Leinster back where they most want to be, the place that has caused them the most hurt

The majority of this squad have known nothing but heartbreak in Champions Cup finals

Leinster’s Jordan Larmour and Alex Mitchell of Northampton compete in the air for the ball during the Investec Champions Cup semi-final at Croke Park. Photograph: James Crombie/Inpho

Leinster know the road from here. It’s up to them now to decide whether that’s a good or a bad thing. Their 20-17 win over Northampton in front of 82,300 fans in Croke Park on Saturday evening has got them back to a third Champions Cup final in a row, this time to play Toulouse. It’s the place they most want to be, it’s the place they’ve suffered the most hurt. Can’t have one without the other.

“We’ve learned a lot about ourselves over the last few finals,” said Jordan Larmour late on Saturday night. “Just about being in the moment when things aren’t going to plan. You can get a bit frantic and we’ve learned to use that, to try and get back to neutral, to try and get on the same page again.

“Talk about what’s going on – I think that’s something we’ve really grown as a group in doing. Handling the chaos, coming in a circle and realising what’s happening, saying it out loud so that we can get back on the same page. If we need to fix something up, we can do that. It’s going to be our third final in a row. We haven’t won one in a while. So we’re going to do everything we can to do it.”

We tend to think of Leinster as this hugely experienced juggernaut, full of grizzled warriors who’ve seen it all and done it all. But Larmour is one of only three players who started both Saturday night’s game and the 2018 final – Robbie Henshaw and Tadhg Furlong are the others. Pro sport is an endless churn – the likes of Rob Kearney, Isa Nacewa and Seán Cronin were on that team. Joey Carbery was a sub.


The point is, for so many of the current Leinster side, winning a Champions Cup final would be entirely new territory in their career. And not just the newbies, either. Josh van der Flier, James Lowe, Caelan Doris, Ross Byrne – none of them have played a minute of a final Leinster have won. They know all about losing them though. All of them do.

“You have that feeling of losing and you just don’t want to feel it again,” said Larmour. “It drives you on a bit. But it doesn’t really come into your thinking, for me anyway, ‘What happens if we lose?’ It’s more just focusing on the job at hand.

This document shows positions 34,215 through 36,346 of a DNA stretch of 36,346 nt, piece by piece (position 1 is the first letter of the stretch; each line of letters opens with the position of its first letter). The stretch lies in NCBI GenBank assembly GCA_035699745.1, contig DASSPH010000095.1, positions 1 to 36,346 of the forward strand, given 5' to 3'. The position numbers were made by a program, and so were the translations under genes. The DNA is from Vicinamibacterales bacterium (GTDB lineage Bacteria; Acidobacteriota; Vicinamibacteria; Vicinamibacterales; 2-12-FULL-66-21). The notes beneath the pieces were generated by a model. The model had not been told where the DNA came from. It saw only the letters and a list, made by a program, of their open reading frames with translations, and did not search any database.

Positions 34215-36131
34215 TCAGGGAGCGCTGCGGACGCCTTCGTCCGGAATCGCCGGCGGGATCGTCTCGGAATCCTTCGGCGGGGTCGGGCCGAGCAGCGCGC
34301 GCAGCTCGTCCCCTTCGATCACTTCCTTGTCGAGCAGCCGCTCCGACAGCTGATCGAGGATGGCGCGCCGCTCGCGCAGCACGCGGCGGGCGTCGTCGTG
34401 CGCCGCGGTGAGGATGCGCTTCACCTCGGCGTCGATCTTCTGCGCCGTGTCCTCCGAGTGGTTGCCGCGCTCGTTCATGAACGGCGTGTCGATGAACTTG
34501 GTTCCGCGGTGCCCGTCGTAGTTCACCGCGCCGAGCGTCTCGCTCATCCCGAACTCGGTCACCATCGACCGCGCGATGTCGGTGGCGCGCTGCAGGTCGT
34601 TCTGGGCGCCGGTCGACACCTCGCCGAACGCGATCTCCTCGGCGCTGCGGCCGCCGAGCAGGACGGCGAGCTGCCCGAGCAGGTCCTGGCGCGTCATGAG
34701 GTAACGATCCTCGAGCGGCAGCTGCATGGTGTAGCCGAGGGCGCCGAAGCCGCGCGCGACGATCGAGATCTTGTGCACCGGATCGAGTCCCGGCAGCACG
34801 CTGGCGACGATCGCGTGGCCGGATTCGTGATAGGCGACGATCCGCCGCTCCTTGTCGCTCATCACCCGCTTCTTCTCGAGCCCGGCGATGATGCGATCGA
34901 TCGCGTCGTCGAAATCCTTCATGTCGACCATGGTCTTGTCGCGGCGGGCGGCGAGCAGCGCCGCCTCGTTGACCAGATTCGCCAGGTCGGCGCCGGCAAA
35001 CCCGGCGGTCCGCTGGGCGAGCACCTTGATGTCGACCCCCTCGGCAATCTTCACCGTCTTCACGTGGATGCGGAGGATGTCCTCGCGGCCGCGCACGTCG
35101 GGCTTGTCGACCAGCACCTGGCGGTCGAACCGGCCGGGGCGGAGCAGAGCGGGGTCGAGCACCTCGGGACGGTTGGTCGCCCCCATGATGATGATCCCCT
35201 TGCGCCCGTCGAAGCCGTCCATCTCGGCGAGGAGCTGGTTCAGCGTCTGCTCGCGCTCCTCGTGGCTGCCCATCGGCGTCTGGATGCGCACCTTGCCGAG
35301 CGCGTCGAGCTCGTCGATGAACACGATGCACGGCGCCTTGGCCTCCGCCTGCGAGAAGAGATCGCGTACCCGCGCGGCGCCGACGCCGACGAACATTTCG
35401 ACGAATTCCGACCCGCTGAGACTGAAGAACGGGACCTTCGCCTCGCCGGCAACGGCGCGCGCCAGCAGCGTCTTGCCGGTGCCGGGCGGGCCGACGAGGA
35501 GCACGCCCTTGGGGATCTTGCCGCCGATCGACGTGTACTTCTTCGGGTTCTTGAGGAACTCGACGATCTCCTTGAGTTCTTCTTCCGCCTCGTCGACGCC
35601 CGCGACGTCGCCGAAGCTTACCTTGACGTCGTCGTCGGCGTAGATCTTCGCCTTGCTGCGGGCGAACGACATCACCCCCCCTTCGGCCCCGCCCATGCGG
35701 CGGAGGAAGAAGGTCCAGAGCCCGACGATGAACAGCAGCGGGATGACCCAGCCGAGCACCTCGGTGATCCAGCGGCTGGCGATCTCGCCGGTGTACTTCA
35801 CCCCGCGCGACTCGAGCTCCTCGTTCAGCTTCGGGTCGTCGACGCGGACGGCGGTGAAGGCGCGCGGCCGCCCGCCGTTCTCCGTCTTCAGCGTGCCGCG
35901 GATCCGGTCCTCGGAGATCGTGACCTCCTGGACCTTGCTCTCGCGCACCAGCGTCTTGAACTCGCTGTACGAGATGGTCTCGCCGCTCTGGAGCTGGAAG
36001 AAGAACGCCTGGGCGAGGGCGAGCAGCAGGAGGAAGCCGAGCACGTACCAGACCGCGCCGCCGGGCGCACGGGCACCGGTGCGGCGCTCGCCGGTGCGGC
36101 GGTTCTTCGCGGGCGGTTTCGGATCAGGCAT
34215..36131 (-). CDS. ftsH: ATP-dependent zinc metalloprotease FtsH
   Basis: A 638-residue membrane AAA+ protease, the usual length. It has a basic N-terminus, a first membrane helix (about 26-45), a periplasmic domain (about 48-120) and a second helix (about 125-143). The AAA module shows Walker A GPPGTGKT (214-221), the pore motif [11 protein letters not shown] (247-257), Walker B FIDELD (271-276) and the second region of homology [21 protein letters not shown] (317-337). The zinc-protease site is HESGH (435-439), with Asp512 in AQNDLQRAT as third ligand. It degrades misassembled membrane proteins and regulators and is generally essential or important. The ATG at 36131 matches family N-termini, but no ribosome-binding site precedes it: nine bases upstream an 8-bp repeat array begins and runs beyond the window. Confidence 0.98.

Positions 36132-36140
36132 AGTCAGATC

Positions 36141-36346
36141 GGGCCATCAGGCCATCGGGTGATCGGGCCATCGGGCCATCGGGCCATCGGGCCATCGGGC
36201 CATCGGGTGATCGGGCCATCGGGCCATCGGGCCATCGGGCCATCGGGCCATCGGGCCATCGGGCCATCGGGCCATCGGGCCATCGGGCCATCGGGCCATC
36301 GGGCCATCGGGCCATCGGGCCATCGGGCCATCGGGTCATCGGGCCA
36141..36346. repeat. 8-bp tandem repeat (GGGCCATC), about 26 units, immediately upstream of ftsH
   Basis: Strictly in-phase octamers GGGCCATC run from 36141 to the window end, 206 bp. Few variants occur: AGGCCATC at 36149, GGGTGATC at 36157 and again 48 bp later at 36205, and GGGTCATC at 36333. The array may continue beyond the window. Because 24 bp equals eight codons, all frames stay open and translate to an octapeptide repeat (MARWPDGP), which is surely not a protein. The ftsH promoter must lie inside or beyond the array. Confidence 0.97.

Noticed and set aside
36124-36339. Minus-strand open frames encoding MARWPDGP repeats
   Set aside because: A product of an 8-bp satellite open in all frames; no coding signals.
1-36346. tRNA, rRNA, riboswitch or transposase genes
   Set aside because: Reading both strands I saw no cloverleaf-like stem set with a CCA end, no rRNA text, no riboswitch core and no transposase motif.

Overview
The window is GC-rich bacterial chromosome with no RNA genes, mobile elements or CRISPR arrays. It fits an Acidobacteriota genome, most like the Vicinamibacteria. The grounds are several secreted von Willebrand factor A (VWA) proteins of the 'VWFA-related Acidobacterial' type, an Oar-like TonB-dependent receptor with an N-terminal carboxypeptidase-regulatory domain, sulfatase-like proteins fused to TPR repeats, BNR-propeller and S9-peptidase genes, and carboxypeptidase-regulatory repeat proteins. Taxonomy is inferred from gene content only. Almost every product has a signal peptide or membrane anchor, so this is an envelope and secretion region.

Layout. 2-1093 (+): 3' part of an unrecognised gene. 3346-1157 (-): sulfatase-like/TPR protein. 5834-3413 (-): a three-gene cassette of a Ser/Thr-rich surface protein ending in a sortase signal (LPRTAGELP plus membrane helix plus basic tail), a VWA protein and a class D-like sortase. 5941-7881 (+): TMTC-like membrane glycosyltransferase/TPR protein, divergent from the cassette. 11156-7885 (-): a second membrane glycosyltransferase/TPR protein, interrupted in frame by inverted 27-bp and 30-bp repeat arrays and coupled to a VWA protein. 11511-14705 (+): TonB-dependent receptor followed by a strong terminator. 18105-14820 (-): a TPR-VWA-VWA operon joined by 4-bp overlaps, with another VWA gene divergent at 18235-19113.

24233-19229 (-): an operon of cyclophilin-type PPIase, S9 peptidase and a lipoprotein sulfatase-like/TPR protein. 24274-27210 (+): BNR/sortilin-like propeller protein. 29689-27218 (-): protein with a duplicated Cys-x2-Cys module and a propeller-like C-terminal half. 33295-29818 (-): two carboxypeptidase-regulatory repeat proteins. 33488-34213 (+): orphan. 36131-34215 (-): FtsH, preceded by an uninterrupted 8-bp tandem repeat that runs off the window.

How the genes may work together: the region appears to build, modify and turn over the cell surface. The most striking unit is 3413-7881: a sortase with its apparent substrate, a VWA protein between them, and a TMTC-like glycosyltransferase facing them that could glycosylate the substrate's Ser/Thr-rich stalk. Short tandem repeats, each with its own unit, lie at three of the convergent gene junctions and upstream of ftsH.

“The worst thing you can do is go out into a final and not fire any shots and go into your shell a little bit. That’s something we’ve talked about as a group, not going into our shell, backing what we’ve done, the prep during the week, how hard we train, the detail the coaches give us. If you focus on all that stuff, then the result takes care of itself.”

Leinster's Ryan Baird is tackled by Alex Mitchell during the Investec Champions Cup semi-final at Croke Park. Photograph: David Rogers/Getty Images

This will be Leinster’s eighth final. The three-point margin over Northampton is the least by which they’ve ever won a semi-final. Given how dominant they were throughout most of the first hour, they will spend plenty of the build-up to the decider interrogating why that had to be so.

“It was very difficult,” said Rónan Kelleher, who came on as a second-half replacement for Dan Sheehan. “It was a really tough game. They are a quality, quality side and they really showed it throughout the whole 80 minutes. It was very difficult to defend against them, particularly in that last 20 minutes, but I’m just happy we got over the line in the end.”

Kelleher is one of those Leinster players who will be looking to scratch a huge itch in the final. This is his sixth season in the squad. He has played in the past two finals and has had nightmare experiences both times. Off injured after 14 minutes in 2022, on for Sheehan on 68 minutes last year only to be yellow carded three minutes later. The build-up to May 25th can’t be all about atoning for those days. It can’t not be about them either, not completely.

“Those experiences have really stood to us,” added Kelleher. “We learned a lot of lessons and you probably saw some of them in that La Rochelle game in the quarters and just for us as a group that experience has been really good. As tough as it was to go through, it has really stood to us now.

“So much work has gone in all year, the last three years really. So it is just making sure that we put our best foot forward in the final, leave no stone unturned and give ourselves the best opportunity of winning that final.”

So on they go. Leo Cullen said afterwards that Ciarán Frawley’s injury that saw him calve on the turf towards the end was just cramp so there’s no danger of him not being available for the last few weeks of the season. Cullen also dismissed the idea that they will take a pull in the URC ahead of the trip to Tottenham Hotspur Stadium.

“We need to concentrate on the URC now for the next couple of weeks, so we’ll be picking strong teams,” Cullen said after the match. “We’ve done enough to get through. We know we can be better – that’s the bit we have to go after over the next couple of weeks.”

Malachy Clerkin

Malachy Clerkin

Malachy Clerkin is a sports writer with The Irish Times